Australian government concedes the federal budget may be forced into deficit
Wednesday, November 26, 2008
Australian Prime Minister Kevin Rudd has told the House of Representatives that the federal budget may need to fall into "temporary deficit" if the global economic crisis impacts upon Australia further. The Prime Minister said it would draw upon its budget surplus to stimulate growth and jobs.
The Prime Minister said the Australian economy had changed significantly over the past few months and warned that there were hard times to come for many people. Mr Rudd said the situation will worsen before it gets any better.
Mr Rudd said that the government will go into temporary deficit and spend on infrastructure to stimulate growth if required and not to do so would be irresponsible.
"If Australian economic growth slows further because of a further deepening of the global crisis then it follows that Australian Government revenues will reduce further," he said.
"Under those circumstances, it would be responsible to draw further from the surplus and if necessary to use a temporary deficit to begin investing in future infrastructure needs including hospitals, schools, TAFEs, universities, ports, roads, urban rail and high speed broadband." He added, "Such action would support growth would support families and jobs and would be undertaken in the national interest."
If the budget fell into deficit, it would be first time the federal budget has gone into deficit since 2001. Previously, the government has refused to concede the budget would go into deficit, contrary to predictions by economists.
The admission by the government follows claims on the weekend by the Prime Minister that he did not expect the budget would go into deficit "in the current circumstances." Today Mr Rudd told parliament that the global economic crisis is accelerating.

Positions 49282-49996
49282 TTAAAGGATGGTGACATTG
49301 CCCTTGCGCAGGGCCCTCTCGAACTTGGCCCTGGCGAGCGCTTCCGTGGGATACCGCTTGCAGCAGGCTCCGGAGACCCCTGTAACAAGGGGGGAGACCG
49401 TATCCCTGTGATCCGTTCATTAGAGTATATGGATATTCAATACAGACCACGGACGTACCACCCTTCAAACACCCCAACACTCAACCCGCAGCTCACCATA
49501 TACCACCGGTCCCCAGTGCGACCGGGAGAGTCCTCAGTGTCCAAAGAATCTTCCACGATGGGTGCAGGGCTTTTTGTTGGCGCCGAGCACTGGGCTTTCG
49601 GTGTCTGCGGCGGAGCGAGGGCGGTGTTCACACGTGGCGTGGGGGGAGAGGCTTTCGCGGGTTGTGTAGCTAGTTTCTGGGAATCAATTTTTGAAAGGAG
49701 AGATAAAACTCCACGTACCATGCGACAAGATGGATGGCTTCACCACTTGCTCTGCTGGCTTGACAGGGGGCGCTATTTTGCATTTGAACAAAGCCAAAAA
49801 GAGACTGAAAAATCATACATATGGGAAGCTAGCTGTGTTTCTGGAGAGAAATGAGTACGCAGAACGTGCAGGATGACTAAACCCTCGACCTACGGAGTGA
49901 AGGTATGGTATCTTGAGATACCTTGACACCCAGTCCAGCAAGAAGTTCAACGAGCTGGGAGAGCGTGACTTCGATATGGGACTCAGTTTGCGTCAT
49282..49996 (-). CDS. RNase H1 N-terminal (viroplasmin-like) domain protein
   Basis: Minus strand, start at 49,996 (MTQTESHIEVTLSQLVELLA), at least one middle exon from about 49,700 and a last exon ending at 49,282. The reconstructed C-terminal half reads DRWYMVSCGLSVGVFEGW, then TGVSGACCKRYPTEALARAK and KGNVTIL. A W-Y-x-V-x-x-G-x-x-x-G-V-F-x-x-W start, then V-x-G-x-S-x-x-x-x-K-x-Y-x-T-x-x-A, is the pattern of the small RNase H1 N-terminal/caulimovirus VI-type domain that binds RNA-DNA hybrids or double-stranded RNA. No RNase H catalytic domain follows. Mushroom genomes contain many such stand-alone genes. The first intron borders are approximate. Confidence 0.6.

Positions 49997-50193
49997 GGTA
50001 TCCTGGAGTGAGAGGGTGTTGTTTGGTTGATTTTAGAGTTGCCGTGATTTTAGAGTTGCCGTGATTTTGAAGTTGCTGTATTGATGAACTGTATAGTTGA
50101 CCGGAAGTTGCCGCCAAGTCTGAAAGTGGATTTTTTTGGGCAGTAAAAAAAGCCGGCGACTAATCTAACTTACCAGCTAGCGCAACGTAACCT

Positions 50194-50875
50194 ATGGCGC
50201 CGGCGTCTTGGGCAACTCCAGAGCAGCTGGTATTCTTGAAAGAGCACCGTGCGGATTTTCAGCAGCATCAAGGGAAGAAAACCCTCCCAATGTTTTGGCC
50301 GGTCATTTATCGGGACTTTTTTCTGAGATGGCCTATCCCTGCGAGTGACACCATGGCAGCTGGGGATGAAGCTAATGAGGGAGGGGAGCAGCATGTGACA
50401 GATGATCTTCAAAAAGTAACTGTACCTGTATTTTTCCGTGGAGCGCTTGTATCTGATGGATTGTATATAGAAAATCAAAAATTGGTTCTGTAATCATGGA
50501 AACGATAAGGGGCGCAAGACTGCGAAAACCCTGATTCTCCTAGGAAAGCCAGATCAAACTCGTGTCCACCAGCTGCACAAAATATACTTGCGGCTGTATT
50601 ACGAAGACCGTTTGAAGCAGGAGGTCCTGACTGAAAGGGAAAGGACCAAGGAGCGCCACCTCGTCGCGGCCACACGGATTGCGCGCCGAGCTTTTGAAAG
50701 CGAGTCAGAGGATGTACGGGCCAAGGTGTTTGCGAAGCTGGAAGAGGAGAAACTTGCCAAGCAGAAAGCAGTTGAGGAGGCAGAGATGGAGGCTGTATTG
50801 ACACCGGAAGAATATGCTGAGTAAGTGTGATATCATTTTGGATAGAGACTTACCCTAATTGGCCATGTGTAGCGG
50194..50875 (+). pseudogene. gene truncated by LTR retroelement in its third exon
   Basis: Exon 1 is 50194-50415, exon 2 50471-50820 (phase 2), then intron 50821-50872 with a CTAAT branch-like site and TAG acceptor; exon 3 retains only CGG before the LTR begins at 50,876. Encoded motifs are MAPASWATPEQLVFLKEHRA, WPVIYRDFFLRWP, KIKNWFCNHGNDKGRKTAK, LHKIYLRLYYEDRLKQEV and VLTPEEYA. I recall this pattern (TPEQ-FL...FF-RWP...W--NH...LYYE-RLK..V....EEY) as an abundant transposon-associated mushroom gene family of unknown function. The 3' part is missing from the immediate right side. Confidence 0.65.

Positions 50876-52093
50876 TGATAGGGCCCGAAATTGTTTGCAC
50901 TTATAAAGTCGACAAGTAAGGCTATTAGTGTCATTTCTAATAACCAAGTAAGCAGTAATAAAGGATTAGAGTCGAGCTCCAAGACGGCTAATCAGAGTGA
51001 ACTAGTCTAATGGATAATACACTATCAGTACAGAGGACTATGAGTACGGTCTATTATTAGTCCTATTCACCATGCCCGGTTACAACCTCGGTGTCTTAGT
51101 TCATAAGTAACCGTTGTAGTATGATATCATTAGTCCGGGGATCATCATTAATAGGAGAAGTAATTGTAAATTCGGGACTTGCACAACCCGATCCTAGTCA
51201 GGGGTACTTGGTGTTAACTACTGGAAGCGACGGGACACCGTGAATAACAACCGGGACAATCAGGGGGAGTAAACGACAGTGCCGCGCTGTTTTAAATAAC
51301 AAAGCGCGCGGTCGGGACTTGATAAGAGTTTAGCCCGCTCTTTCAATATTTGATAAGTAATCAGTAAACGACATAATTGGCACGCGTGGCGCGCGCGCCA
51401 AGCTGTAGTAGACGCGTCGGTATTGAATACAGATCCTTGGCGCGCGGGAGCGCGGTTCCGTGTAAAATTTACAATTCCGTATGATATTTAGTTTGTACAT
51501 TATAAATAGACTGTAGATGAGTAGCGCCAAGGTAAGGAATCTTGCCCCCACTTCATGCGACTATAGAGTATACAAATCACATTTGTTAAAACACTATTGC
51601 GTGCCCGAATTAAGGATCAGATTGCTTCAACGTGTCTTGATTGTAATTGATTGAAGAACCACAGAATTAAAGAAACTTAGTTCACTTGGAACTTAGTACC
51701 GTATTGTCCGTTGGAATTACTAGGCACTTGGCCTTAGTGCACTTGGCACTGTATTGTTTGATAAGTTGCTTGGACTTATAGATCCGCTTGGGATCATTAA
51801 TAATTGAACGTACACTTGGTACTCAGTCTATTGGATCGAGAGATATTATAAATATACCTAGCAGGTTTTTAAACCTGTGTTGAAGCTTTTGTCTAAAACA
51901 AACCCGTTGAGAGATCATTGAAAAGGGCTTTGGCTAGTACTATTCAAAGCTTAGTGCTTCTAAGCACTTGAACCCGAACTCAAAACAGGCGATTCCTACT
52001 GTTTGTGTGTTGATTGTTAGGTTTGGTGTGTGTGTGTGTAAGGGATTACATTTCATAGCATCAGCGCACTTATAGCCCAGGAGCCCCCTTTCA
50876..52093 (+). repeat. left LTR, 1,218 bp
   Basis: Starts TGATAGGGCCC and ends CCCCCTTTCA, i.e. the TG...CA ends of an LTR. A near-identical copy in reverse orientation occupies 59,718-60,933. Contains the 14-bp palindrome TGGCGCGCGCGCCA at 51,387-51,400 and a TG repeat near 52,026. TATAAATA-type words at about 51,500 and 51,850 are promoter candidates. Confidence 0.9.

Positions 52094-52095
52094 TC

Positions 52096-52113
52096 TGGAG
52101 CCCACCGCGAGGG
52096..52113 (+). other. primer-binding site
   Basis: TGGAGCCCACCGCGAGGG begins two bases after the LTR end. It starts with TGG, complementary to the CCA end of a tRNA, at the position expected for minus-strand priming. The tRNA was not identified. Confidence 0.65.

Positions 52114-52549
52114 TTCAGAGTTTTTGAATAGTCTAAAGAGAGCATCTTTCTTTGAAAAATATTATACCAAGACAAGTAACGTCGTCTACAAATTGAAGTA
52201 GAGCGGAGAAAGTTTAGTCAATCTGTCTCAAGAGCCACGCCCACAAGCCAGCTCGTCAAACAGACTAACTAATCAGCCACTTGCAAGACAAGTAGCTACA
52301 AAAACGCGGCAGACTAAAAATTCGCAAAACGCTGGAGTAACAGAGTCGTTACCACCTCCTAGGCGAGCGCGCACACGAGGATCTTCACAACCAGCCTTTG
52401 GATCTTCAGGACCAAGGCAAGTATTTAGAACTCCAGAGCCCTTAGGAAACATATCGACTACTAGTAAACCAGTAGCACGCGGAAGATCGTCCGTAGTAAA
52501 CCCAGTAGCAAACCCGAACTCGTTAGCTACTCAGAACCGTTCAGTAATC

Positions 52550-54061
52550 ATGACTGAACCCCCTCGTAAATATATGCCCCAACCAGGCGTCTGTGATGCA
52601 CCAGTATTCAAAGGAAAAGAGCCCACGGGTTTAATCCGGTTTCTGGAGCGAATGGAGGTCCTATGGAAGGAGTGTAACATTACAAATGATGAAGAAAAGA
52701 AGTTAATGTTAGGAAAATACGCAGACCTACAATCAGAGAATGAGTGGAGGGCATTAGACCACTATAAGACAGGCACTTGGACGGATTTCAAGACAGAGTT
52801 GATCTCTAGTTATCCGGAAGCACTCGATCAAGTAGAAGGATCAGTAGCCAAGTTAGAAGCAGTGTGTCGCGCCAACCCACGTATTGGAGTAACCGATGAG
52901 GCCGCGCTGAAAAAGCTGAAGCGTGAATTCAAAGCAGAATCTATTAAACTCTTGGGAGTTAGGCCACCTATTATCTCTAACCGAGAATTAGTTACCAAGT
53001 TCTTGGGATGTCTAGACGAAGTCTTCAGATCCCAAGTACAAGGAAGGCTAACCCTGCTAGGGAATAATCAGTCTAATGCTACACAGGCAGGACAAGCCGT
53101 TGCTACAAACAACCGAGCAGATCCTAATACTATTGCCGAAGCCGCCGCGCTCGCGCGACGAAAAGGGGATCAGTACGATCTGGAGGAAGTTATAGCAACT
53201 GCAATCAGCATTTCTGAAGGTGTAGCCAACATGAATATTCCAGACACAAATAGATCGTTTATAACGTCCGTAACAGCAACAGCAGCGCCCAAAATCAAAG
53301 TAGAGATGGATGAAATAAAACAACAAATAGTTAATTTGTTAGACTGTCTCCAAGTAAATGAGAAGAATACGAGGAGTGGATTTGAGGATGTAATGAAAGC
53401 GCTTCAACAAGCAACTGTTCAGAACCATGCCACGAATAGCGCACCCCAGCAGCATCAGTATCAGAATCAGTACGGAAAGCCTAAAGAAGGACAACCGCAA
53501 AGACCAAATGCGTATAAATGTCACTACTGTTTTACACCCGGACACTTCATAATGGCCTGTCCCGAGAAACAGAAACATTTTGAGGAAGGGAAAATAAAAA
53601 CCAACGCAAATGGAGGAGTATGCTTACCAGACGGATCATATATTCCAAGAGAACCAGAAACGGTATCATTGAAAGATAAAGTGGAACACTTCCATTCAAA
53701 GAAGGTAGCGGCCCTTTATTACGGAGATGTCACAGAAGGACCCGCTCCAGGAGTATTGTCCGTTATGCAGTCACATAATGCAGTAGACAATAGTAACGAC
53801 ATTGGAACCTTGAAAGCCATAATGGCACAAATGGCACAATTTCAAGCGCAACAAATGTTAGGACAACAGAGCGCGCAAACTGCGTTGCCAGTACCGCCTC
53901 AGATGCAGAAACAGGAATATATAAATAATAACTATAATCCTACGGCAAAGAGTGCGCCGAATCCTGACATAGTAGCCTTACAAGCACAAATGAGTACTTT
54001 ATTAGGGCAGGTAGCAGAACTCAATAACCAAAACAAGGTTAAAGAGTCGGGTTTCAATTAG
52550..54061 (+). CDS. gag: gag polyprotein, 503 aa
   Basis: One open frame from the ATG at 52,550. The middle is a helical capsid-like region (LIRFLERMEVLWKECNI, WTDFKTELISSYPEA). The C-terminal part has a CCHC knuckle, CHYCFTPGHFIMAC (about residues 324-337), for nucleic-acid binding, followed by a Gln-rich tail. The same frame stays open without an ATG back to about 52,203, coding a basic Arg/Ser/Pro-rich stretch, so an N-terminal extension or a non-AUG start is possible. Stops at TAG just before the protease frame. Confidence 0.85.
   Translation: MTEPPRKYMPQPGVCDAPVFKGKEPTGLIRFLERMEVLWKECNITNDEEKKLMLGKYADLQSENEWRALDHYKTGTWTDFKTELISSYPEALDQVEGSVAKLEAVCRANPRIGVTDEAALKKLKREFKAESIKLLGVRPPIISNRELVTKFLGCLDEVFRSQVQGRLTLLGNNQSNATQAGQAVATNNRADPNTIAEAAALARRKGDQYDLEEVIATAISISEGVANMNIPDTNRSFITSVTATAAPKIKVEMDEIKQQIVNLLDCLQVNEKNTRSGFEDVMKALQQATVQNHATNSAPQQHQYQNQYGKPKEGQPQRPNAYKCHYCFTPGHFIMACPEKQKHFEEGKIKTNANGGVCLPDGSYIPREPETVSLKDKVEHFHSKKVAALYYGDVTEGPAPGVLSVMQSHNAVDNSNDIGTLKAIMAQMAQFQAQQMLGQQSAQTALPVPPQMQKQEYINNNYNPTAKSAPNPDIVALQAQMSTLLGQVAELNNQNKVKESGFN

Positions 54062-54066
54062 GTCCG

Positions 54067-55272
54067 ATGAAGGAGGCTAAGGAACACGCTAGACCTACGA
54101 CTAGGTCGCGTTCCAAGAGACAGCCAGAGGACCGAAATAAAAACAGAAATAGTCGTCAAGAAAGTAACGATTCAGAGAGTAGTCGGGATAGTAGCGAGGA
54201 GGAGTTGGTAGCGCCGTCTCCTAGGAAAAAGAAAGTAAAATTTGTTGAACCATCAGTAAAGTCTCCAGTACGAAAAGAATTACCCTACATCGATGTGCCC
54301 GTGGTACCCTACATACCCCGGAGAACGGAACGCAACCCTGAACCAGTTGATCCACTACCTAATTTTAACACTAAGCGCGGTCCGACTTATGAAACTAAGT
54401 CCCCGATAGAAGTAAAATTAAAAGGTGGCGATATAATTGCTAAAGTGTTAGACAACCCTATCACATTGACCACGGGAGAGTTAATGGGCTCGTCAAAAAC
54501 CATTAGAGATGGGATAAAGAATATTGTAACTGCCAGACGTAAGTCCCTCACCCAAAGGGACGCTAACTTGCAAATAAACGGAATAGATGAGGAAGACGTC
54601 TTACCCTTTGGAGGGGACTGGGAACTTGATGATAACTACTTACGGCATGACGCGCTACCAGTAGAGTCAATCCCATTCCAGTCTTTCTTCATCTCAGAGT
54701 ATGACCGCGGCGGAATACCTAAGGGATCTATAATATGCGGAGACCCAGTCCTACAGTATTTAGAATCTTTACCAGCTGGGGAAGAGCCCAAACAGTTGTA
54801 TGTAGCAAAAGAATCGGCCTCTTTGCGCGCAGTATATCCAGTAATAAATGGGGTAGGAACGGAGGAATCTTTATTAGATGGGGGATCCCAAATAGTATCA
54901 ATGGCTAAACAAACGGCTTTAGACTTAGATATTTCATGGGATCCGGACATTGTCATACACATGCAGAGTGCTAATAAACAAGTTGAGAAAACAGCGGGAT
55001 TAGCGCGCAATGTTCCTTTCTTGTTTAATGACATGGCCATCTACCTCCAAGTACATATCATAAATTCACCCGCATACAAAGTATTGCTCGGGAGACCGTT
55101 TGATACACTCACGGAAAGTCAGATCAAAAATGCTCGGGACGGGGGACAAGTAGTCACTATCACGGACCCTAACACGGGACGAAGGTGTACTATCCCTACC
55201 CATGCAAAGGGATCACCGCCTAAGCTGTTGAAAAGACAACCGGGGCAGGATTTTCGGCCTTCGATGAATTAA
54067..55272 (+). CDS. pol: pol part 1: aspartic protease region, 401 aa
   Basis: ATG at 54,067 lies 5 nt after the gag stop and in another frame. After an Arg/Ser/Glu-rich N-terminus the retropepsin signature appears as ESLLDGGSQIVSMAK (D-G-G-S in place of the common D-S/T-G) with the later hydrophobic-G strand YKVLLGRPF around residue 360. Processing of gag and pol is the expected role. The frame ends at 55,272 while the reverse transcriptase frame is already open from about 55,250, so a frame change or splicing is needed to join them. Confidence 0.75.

"The world economy is deteriorating rapidly," Mr Rudd told parliament.
"The impact of the global financial crisis ... has grown from a trickle to a flood. It is now sweeping across the world from China to Chile, from Germany to Japan."
The government slashed its budget surplus forecast earlier this month by AUD15 billion to $5.1 billion and revised down revenue for the next four years by a further $40 billion. Mr Rudd blamed part of the downgrade to falling commodity prices.
Figures recently released by the OECD predict that Australia will manage to avoid a recession this year; economic growth is predicted to be 1.7%.
Opposition leader Malcolm Turnbull used the Prime Minister's announcement to attack the Rudd government's economic credentials. He said any deficit would be regarded by voters to be a failure in economic management.
Mr Turnbull asserted that it is unlikely that any deficit would be temporary. "Experience and history tell us that Labor deficits are never temporary," he told parliament. "The last Labor deficit lasted for six years. It only came to an end with the election of a coalition government."
Mr Turnbull said the government had remained focused on inflation for longer than they should have.
"It was the only government in the developed world that was ignoring the global financial crisis...and was declaring its own war on inflation, when much darker storm clouds were on the horizon."
"Forty-eight hours [later] and that has been completely abandoned," said Turnbull.